Sweat lodges on the grounds at Sioux San Hospital are as much a part of Native American clients' healing as the prescribed medical therapies administered.

But that could change.

A series of fires within the past year - two that gutted the sweat lodges - left Sioux San officials, groundskeepers and the Rapid City fire department concerned about the safety of the hospital, its campus and the surrounding neighborhood.

The hospital's sweat lodges are used frequently.

"It's used everyday and two to three times a day on weekends," said Melvin Miner, formerly of the Rapid City Indian Health Advisory Board, speaking about the importance of the sweats.

"People use them to pray for relatives, not only here, but at Regional, too,"

said Pansy Hawk Wing of Rapid City. She said that the sweat lodges were used daily by Native people from Rapid City as well those from the reservations while their relatives are in Rapid City hospitals.

But the lodges may be a thing of the past if people using them don't follow the rules.

On Thursday, Jacqueline Arpan of Indian Health Services met with Native community members.

"The fire department asked us to revisit our fire procedure," she said.

Arpan told people at the meeting that if they were to rebuild the sweat lodge this spring, the wooden structure and poles must be painted in flame-retardant paint. And to increase accountability, users' contact phone numbers now must be listed on a check-in sheet, and the sweat lodges would be enclosed and locked when not in use.

"If we rebuild, we need … to prevent people from coming and leaving the fires burning without anyone knowing about it," she said.

Typically, when groundskeepers find fires smoldering in the lodge's fire pit, the fire department is called. Recently, fire crews were called to the hospital campus on four occasions in a single month.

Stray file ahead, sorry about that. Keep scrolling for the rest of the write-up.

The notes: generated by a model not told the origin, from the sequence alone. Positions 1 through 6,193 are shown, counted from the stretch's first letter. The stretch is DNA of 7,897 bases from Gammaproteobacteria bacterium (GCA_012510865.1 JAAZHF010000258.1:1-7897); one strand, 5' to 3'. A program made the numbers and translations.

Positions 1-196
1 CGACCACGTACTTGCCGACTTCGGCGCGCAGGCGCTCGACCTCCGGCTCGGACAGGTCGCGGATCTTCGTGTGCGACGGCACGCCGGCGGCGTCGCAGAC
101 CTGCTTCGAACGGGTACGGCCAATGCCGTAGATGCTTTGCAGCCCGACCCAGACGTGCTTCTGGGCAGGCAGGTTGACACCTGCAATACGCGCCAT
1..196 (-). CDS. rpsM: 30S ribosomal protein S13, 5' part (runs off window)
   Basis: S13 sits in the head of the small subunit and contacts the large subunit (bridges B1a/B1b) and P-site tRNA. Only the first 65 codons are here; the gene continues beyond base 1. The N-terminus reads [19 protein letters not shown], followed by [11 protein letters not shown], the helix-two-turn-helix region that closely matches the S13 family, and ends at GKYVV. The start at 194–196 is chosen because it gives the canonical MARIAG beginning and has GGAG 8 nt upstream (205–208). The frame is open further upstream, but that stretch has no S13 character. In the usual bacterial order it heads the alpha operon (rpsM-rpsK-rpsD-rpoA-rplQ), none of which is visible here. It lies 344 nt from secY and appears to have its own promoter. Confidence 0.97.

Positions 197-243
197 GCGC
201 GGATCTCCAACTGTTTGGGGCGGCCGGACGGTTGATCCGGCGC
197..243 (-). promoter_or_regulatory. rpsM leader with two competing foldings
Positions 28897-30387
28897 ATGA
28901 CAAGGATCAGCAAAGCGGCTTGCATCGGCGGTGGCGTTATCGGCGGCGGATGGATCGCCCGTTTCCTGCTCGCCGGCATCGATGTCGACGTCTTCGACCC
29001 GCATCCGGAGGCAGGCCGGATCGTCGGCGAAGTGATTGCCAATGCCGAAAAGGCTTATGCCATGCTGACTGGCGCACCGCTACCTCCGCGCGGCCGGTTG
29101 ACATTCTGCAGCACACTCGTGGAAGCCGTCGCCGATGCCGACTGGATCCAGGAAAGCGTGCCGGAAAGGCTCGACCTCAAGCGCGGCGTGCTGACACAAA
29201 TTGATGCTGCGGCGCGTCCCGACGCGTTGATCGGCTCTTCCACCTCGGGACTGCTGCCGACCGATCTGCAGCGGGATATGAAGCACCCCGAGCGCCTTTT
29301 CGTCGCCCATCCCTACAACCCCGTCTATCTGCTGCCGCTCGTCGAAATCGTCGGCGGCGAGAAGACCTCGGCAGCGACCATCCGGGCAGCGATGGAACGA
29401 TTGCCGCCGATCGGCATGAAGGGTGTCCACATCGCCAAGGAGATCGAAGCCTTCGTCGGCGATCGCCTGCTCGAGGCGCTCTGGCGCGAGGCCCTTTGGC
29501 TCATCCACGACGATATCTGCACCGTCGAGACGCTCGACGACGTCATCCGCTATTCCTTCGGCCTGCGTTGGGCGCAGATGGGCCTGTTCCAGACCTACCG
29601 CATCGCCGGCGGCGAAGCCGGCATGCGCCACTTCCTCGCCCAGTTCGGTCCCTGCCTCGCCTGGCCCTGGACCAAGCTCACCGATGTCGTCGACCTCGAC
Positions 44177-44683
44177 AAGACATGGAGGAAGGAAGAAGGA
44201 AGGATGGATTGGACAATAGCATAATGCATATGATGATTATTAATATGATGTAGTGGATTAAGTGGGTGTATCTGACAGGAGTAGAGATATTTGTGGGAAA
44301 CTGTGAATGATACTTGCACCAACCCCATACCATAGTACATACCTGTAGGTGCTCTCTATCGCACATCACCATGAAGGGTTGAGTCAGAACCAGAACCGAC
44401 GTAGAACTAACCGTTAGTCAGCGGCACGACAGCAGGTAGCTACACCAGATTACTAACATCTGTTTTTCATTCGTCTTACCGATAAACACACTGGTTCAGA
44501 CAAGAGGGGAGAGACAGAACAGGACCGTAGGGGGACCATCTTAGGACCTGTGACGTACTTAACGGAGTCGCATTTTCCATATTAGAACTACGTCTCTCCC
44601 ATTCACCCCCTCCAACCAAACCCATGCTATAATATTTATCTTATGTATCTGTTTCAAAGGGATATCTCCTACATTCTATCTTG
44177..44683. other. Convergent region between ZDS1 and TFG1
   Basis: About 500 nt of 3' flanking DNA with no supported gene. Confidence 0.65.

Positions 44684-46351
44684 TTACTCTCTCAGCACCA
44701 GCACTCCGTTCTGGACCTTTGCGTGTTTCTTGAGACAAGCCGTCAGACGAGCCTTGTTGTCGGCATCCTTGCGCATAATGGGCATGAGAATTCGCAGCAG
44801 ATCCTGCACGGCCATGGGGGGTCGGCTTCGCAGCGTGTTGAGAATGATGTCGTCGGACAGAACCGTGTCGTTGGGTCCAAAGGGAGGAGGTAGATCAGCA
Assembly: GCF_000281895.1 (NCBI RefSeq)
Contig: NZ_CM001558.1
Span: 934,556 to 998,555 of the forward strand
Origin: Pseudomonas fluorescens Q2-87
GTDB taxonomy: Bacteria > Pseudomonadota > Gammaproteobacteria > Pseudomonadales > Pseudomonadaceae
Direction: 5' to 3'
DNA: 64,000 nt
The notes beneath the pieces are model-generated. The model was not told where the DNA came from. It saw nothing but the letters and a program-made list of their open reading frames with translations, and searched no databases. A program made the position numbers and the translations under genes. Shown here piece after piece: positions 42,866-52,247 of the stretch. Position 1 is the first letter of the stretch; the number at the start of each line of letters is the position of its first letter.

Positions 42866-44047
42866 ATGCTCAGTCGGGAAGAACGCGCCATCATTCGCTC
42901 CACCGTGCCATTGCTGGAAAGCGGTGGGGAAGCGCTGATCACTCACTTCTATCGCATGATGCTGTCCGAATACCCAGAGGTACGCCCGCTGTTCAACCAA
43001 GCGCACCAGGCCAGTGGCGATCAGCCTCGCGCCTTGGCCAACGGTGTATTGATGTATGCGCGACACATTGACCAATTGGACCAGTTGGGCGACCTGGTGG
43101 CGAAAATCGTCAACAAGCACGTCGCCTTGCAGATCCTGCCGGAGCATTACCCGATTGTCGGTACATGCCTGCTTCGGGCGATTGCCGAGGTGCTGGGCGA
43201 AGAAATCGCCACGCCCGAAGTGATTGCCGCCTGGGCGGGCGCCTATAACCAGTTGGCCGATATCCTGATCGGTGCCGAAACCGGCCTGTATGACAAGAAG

Fire department officials have allowed the group a fire permit for future sweat lodges, but they want to see better fire suppression after each use. There isn't a hydrant or water at the site. Sioux San is in west Rapid City at Canyon Lake Drive and 38th Street, between West Middle School and the Canyon Lake Senior Citizens Center.

Community members at Thursday's meeting agreed to the new restrictions, which are designed to enforce the city's fire codes, and are planning to rebuild the sweat lodges.

Miner said it was especially important that those who violate the fire codes be made responsible for any fines, or they may lose sweat lodge privileges.

"If you don't enforce it, people will take advantage of it," he said.

To participate in a sweat

To reserve sweat lodges for future use, contact the Okiciyapi Wellness Center at 335-2271 or 355-2221.

Participants must check in at the Okiciyapi Wellness Center; on weekends, they must call the security guards, where a schedule and calendar are kept. A legitimate name and current contact number must be provided.

Staff will review with the sweat participants the policies to use the facility, including fire height restrictions.

All fires are contingent on wind speed and dryness.

Before building or lighting a fire, participants must alert fire officials to the time the fire will be lit and when it will be extinguished. The following people must be contacted for approval:

  • Rapid City Department of Fire & Emergency Services Battalion Chief, 394-4180.
  • Fire Dispatch, at 394-4139 or 394-4135, must be notified so it can inform the community that the smell or sight of smoke or fire is coming from the sweat lodges.
  • Sioux San Security at 390-0228.

Participants must clean up after the sweat and care for offerings in timely a manner.

Contact Jomay Steen at jomay.steen@rapidcityjournal.com or 394-8418.

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